haskellfunctional-programmingmonadsinterpretermonad-transformers# Running Monad multiple times in haskell and updating state

Hi for the following code I have tried to run the RegModule monad such that one state will effect the next, as seen in the output at the end of the code (MVE) below the state of the monad doesn't seem to be updated as the increment only works for the first call to the monad rather than increment on each of the `runRegModule`

calls. How can I ensure that its state get updated. And is there a way to do it that would be less manual such that the Monad would be called until it fails using `forM`

or the like.

```
import qualified Data.Set as S
import Control.Monad
type CharSet = S.Set Char
data RE =
RClass Bool CharSet
newtype RegModule d a =
RegModule {runRegModule :: String -> Int -> d -> [(a, Int, d)]}
instance Monad (RegModule d) where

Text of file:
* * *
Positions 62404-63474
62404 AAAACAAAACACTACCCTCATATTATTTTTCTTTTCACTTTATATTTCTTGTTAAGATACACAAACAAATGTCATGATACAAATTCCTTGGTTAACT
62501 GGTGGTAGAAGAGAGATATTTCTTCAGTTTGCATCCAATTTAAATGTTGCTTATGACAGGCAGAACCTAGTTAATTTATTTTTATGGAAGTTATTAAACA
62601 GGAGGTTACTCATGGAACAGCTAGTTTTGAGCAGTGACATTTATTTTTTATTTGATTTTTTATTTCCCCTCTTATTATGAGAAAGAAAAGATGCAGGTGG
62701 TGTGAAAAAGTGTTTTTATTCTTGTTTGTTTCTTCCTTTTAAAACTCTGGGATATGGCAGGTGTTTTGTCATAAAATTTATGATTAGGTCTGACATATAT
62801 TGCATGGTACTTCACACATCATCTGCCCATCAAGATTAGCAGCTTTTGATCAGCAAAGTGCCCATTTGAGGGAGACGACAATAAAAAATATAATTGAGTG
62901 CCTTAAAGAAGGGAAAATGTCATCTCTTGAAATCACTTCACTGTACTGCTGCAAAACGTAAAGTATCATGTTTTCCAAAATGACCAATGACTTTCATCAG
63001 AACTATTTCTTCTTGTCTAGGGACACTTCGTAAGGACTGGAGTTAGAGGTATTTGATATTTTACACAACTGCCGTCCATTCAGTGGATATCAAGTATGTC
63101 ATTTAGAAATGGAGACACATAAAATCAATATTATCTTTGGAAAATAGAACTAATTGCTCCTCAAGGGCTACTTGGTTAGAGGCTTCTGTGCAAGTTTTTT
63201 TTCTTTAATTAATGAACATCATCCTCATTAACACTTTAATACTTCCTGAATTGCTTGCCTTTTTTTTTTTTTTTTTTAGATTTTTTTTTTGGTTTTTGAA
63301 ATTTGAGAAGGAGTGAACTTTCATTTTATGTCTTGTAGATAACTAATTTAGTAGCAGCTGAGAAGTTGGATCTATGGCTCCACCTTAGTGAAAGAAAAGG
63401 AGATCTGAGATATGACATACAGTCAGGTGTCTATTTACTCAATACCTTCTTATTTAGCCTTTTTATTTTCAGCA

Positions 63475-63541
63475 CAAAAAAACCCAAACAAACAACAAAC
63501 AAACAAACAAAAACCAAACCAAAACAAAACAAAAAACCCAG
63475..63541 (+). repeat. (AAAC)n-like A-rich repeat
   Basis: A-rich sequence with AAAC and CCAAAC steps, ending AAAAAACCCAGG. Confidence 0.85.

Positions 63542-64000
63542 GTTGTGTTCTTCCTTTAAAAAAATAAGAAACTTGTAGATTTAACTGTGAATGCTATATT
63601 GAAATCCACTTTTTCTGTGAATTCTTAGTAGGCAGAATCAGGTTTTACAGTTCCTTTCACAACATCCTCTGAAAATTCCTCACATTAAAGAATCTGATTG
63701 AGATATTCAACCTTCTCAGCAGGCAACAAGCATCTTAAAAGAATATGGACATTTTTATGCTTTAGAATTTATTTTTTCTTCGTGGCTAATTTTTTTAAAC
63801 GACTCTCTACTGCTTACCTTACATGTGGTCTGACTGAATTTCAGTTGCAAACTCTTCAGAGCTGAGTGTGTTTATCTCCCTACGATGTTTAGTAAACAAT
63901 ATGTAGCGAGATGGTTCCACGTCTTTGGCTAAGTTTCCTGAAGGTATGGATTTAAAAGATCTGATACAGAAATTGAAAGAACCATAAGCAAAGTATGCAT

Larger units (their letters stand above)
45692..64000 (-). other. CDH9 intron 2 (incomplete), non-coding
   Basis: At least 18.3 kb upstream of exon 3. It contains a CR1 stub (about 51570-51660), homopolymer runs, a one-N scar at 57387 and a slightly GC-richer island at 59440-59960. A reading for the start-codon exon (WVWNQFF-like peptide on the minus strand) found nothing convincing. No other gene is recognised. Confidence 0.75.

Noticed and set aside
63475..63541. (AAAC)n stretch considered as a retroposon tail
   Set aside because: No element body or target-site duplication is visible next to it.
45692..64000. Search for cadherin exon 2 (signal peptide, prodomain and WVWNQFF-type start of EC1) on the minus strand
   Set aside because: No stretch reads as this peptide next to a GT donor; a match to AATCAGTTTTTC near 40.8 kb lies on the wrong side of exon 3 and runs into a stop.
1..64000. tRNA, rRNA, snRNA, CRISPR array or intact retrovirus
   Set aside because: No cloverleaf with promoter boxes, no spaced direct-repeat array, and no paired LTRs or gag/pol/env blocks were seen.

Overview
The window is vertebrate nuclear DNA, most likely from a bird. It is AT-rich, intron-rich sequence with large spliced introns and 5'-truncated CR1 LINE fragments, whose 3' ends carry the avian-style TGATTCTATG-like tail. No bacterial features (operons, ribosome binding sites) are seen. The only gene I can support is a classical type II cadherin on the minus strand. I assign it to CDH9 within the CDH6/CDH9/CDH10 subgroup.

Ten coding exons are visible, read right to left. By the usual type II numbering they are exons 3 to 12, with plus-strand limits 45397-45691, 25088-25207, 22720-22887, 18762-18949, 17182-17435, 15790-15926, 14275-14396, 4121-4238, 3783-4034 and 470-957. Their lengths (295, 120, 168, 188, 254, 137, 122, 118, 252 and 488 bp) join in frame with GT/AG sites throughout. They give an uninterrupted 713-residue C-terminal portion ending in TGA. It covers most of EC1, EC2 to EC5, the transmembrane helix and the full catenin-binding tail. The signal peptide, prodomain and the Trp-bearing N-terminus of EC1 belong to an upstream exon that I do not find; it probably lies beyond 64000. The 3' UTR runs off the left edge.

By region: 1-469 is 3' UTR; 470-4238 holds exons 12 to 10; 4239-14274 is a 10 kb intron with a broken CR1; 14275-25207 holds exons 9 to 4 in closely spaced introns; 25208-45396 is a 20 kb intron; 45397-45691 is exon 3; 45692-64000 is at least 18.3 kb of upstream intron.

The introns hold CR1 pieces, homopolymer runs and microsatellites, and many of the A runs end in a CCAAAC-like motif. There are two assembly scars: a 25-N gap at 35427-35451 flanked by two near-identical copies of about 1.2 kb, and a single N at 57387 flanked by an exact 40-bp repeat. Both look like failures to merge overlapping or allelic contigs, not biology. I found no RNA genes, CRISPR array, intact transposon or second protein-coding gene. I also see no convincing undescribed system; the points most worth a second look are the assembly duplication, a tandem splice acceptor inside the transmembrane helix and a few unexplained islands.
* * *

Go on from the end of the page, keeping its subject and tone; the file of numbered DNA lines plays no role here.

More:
return a = RegModule (\_s _i d -> return (a, 0, d))
m >>= f =
RegModule (\s i d -> do (a, j, d') <- runRegModule m s i d
(b, j', d'') <- runRegModule (f a) s (i + j) d'
return (b, j + j', d''))
instance Functor (RegModule d) where fmap = liftM
instance Applicative (RegModule d) where pure = return; (<*>) = ap
scanChar :: RegModule d Char
scanChar = RegModule (\s i d ->
case drop i s of
(c:cs) -> return (c, 1, d)
[] -> []
)
regfail :: RegModule d a
regfail = RegModule (\_s _i d -> []
)
regEX :: RE -> RegModule [String] ()
regEX (RClass b cs) = do
next <- scanChar
if (S.member next cs)
then return ()
else regfail
runRegModuleThrice :: RegModule d a -> String -> Int -> d -> [(a, Int, d)]
runRegModuleThrice matcher input startPos state =
let (result1, pos1, newState1) = head $ runRegModule matcher input startPos state